Thursday, September 23, 2010

Steven Chu's A-ha Moment

I'm unlikely to ever win a Nobel Prize, but today I have something in common with the 1997 winner of the prize for Physics, Energy Secretary Steven Chu. Like me, Dr. Chu believes Flying Lessons can and should be applied elsewhere, starting with the oil industry.
"We have over the last half century developed procedures which are different from what I've seen in this industry," Dr. Chu said on Wednesday while suggesting oil could learn a lot about safety from aviation. "One doesn't have to reinvent a lot of things."

You've got that right Dr. Chu. I'm preparing to be interviewed for a Discovery Channel series on aviation disasters tomorrow, and as I review my notes on various airplane accidents, I'm reminded of just how much progress has been made in the design of the machinery and the practices that seek to optimize human performance.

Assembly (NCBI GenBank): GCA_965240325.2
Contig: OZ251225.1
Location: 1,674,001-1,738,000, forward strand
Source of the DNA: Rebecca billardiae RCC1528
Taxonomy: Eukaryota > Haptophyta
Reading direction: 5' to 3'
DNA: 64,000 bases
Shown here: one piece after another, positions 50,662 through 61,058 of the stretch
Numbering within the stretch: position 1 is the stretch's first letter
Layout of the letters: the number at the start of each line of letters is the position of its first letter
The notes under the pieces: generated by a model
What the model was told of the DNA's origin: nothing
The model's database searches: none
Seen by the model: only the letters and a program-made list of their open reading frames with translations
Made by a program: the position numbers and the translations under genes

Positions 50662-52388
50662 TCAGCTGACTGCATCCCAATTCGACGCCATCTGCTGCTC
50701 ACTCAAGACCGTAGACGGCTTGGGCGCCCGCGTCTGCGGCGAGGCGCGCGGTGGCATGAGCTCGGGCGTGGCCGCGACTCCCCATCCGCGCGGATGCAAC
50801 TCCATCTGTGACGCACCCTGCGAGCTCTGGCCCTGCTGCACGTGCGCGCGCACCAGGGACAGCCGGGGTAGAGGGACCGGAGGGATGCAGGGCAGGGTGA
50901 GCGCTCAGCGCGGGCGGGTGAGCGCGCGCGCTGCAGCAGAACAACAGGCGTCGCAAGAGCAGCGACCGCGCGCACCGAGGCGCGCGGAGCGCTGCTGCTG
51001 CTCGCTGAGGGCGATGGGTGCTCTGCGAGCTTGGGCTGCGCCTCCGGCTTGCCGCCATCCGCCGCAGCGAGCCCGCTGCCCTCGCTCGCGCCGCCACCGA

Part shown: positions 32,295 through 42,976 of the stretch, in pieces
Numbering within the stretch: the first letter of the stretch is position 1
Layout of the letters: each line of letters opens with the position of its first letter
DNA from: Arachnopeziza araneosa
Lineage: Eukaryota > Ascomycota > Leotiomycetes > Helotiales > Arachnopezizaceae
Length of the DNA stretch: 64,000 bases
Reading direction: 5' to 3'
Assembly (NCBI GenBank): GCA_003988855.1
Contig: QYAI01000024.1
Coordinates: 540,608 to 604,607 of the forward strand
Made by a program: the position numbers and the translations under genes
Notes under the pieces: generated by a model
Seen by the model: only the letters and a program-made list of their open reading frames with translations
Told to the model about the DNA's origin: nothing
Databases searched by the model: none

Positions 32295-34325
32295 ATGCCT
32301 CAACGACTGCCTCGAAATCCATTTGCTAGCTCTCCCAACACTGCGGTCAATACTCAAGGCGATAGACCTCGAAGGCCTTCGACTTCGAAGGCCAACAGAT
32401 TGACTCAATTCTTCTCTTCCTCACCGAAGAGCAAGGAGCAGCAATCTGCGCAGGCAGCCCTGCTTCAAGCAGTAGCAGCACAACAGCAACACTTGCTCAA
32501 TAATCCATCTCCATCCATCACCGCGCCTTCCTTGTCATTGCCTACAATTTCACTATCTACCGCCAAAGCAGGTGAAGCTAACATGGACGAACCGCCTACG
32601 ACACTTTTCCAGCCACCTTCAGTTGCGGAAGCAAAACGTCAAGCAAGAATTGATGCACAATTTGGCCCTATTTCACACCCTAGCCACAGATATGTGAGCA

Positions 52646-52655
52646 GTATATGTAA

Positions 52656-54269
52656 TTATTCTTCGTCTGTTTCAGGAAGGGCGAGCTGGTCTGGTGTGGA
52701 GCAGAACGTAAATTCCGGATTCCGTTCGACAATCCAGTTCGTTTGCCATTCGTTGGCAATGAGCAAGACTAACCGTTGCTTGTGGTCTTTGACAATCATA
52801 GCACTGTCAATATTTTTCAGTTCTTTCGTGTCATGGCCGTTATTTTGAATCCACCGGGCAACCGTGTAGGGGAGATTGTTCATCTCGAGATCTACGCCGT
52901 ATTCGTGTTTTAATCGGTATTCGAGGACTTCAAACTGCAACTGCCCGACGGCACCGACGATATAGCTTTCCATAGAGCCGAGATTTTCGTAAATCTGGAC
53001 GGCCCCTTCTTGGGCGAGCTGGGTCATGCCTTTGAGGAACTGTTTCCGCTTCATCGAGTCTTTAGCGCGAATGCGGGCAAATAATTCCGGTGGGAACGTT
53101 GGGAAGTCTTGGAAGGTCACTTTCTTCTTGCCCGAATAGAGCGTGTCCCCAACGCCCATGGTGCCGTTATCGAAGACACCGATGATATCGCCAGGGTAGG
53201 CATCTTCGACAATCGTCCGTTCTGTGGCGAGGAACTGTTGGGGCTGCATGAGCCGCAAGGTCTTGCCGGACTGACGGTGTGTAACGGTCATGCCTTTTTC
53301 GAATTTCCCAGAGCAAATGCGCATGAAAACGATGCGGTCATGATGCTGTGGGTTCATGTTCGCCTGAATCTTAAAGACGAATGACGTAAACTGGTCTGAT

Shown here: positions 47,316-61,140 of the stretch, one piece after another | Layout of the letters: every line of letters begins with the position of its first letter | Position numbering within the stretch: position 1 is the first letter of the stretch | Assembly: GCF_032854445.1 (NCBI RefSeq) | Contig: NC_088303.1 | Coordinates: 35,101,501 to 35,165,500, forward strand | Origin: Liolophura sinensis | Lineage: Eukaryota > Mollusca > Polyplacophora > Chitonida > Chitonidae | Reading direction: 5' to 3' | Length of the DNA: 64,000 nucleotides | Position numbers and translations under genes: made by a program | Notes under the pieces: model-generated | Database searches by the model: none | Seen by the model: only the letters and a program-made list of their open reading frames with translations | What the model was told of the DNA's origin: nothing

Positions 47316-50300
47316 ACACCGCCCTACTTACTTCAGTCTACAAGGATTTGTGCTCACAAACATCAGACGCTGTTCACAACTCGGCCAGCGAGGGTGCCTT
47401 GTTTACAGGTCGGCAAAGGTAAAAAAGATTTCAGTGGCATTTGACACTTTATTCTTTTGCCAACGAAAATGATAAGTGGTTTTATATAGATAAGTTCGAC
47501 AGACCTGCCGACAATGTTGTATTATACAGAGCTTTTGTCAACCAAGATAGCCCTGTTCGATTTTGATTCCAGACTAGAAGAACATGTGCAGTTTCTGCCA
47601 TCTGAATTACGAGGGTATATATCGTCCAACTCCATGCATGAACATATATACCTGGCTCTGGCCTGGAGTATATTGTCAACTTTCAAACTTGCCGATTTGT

Why oh why haven't these lessons been applied outside aviation? Well, I've speculated about that in previous blogs which you can read here and here. So let's take a look at some of the weaknesses in offshore oil drilling cited by Secretary Chu, as reported in today's Miami Herald. I promise, you don't need to be a physicist to follow along.

Absence of Government Oversight

The buzz phrase "absence of government oversight", has of course been tossed around since the April 20, 2010 explosion on the Deep Water Horizon drilling platform that killed 11 workers and began the spill of nearly 5 million gallons of oil into the Gulf of Mexico.

But Tom Anthony of the Viterbi School of Engineering at University of Southern California says that's not a completely accurate characterization. (Read his paper on the subject here.)

"I don't think there was a absence of government oversight but there was inadequate oversight. The oversight was inadequate for the level of hazards being encountered in this environment."
Thomas Anthony  Director Aviation Safety USC